Chutzpah! Festival: Prisoner’s story informed Shay Kuebler’s sense of the Momentum of Isolation

The Vancouver choreographer's timely and ambitious production looks at loneliness from several perspectives

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      Choreographer and dancer Shay Kuebler recognizes the importance of talking about social isolation.

      “Cases of anxiety and depression are increasing, especially in the youth,” Kuebler told the Straight by phone. “It’s a big issue.”

      This didn’t just cross his mind during the pandemic. In fact, Kuebler had been working on a theatrical dance piece about social isolation ever since he read about the British government appointing a minister for loneliness back in 2018.

      In November, his company, Radical System Art/Shay Kuebler, will premiere the completed piece, Momentum of Isolation, at the The Chutzpah! Festival: The Lisa Nemetz Festival of International Jewish Performing Arts.

      In researching the work, Kuebler read Solitary, an autobiography by former prisoner Albert Woodfox chronicling his years of solitary confinement for a crime that he didn’t commit. This taught Kuebler about a “subreality” that results from being alone for extended periods.

      Woodfox’s story also inspired the character that he plays in Momentum of Isolation.

      “One of the big aspects of his arc as a character is to talk about how isolation really can destroy your sense of reality,” Kuebler said.

      Even though the topic is extremely serious, Kuebler said that he has still injected some satirical elements into the production. After all, it wouldn’t be a Kuebler show without some sort of humorous twist.

      For example, there’s one section exploring how people portray themselves online and how that can create a false sense of who they actually are.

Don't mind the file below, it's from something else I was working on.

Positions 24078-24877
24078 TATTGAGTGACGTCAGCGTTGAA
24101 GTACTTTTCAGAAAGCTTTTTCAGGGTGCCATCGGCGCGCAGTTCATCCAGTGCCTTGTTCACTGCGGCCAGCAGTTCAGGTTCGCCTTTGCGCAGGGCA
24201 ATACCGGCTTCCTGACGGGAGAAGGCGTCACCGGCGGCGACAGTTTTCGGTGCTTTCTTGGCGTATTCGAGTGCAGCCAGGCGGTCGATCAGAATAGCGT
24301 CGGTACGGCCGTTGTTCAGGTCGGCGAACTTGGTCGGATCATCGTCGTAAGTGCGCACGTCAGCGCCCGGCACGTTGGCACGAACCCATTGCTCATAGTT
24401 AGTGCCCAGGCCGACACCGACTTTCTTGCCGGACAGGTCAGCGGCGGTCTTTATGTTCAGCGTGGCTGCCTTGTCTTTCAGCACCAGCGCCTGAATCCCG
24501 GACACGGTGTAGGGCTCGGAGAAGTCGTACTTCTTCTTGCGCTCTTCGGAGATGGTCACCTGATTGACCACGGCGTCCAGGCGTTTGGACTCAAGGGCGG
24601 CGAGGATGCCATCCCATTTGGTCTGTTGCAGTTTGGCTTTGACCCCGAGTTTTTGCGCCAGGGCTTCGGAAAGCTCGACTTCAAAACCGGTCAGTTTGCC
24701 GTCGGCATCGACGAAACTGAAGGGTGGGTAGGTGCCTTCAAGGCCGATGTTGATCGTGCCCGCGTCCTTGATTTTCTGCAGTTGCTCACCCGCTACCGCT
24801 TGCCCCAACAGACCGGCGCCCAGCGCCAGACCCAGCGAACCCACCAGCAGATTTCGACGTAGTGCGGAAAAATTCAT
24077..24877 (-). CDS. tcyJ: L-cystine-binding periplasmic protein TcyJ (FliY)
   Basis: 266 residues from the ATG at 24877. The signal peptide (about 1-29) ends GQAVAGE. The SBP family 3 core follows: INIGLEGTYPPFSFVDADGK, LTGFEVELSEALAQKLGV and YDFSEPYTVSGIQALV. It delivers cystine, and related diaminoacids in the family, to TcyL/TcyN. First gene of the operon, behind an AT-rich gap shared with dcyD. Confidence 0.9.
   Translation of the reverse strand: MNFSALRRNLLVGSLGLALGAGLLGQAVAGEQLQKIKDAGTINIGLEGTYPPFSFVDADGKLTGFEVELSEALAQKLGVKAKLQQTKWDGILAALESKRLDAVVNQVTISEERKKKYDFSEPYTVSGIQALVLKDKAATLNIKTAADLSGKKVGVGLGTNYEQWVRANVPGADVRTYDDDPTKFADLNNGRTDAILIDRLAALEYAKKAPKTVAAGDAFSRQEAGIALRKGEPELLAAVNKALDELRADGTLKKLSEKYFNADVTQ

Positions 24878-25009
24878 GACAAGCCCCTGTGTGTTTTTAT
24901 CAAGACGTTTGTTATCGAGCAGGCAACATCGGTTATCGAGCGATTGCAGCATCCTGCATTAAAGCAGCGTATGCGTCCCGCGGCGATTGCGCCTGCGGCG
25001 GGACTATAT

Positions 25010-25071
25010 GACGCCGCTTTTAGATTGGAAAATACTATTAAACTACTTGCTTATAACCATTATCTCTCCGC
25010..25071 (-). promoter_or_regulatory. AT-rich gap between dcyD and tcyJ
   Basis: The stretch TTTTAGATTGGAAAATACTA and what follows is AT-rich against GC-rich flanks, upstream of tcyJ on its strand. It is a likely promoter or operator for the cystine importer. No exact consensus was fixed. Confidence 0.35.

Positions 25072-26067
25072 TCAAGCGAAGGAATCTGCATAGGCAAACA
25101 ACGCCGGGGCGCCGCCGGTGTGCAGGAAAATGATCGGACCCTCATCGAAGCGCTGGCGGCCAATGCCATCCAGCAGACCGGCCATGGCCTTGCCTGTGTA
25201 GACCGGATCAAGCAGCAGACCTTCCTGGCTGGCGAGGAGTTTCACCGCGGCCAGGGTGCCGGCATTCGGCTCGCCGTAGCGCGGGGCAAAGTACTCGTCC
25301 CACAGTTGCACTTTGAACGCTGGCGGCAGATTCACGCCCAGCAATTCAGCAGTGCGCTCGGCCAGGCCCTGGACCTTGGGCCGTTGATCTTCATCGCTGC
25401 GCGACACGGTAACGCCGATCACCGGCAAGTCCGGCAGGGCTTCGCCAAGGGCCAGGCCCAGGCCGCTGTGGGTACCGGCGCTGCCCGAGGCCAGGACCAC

“I’m finding a fun way to talk about it without being too on the nose and too direct,” Kuebler said.

      Sarah Hutton and Aiden Cass are two of several other performers in Momentum of Isolation.
      David Cooper

      He also described Momentum of Isolation as “fairly episodic”.

      “I really distill this idea of both physical and social isolation in the work,” Kuebler explained. “And the younger performers and ensemble performers are taking a number of different ideas around isolation and loneliness for younger generations.”

      The show includes a great deal of physical theatre, he noted. Kuebler also emphasized that the production is, at times, driven more by a theatrical and dramatic purpose than a dance aesthetic.

      “The movement is derived from what’s important thematically,” he said. “It’s very physical and dynamic.”

      Kuebler presented the first chapter of this show in 2020 as solo performances on Zoom. That was followed by a second chapter at the 2021 Dancing on the Edge Festival.

      This year, the piece was completed following a multiweek residency at the Norman & Annette Rothstein Theatre. In April 2022, he’s planning on taking Momentum of Isolation to Europe, followed by a national tour across Canada.

      He feels that some weight has been taken off both his and festival organizers’ shoulders with the recent lifting of capacity limits at live events in B.C. (Anyone who wants to attend the show will have to provide proof of vaccination against COVID-19.)

      “I do believe that when we get it out in front of audiences and people see it, I think it will have a pretty long life,” Kuebler said.

      Video: Watch the trailer for the Chutzpah! Festival.

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